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Aligning the Landing Zone Accelerator on AWS with UK National Cyber Security Centre guidance

Aligning the Landing Zone Accelerator on AWS with UK National Cyber Security Centre guidance

Landing Zone Accelerator on AWS (LZA) is a solution to automate the deployment of a secure cloud foundation on Amazon Web Services (AWS). With this solution, customers with highly-regulated workloads and complex compliance requirements can better manage and govern their multi-account environment. The solution can be used by customers at different stages of cloud adoption. For example, supporting customers at the beginning of their journey or those that are far along their journey, going all-in on cloud, at enterprise scale. The solution has been designed to be flexible, allowing customers to adapt their landing zone based on their organisational requirements based on their maturity.

This blog post provides technical guidance for UK organisations to implement their landing zone in-line with guidance from the UK National Cyber Security Centre (NCSC) using the LZA.

However, to unlock the full value of cloud, organisations must think holistically about the changes they need to make to be successful. In this first section, we highlight areas that organisations can consider prior to scaling their adoption of the cloud. For customers that are moving beyond their initial experimentation with the cloud, we highly recommend reading the AWS Cloud Adoption Framework (AWS CAF). This will help organisations think about the organisational change and operating model needed to be successful in the cloud.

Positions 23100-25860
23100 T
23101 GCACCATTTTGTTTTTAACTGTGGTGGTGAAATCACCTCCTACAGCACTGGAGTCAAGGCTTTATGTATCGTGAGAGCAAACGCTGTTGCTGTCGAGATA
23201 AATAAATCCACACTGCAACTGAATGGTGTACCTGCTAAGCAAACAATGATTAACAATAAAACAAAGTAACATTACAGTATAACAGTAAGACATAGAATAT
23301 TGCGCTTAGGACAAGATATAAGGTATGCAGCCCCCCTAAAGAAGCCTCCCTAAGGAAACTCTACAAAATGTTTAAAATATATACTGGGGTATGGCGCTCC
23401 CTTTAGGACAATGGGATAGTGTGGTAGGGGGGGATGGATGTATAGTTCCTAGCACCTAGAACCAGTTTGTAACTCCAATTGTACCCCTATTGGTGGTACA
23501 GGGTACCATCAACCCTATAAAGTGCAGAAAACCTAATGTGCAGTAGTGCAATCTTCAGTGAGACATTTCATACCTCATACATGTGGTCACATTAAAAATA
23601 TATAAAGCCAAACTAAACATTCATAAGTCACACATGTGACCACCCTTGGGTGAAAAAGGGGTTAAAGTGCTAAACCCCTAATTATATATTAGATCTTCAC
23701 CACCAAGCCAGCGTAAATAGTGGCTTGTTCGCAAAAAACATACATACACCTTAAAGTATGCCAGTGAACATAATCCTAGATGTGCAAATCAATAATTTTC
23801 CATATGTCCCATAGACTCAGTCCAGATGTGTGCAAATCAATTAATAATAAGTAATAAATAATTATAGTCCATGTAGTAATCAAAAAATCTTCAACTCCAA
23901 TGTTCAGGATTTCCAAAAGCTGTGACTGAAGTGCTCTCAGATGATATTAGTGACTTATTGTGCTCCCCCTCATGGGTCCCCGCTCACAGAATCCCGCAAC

Best practices for scaling cloud adoption with the Landing Zone Accelerator on AWS

Build the right team

To make sure the solution can be built and operated, the first thing organisations need is a team with the right mix of skills. If you don’t have these capabilities in-house, you can get support either through AWS Professional Services, such as with the regulated landing zone offering, or with AWS Partners who have specific LZA offerings.

However, if you are planning on implementing the solution using your own organisation’s capabilities, we recommend the following skills:

Skillset Small Organisation Medium Organisation Enterprise
Agile delivery lead 0 0 >=1
Product owner 0 0 >=1
Team technical lead 0 1 >=1
Security and identity engineer 1 1 >=1
Network engineer 1 1 >=1
DevOps 1 1 >=2

Be clear about what you want to achieve

For organisations that are implementing a landing zone to support workloads beyond small experiments, you should document what outcomes you are trying to enable with the solution. Ideally this will be linked back to a broader business/cloud strategy which defines the business outcomes that should be achieved by adopting the cloud. This helps galvanise disparate teams to aid in consistent decision making, and deliver value truly aligned to an organisation’s mission. These outcomes should be mapped to metrics that help evidence success. For example:


  • Reduce time to onboard teams/developers to cloud
  • Reduce time for workload assurance


  • Improve visibility into potential resilience weaknesses
  • Reduce resilience weaknesses
  • Improve availability service level agreements (SLAs)


  • Increase visibility into compliance status of cloud resources
  • Reduce number of non-compliant resources
  • Improve local administrator and central security team visibility of security events
  • Reduce incident response resolution time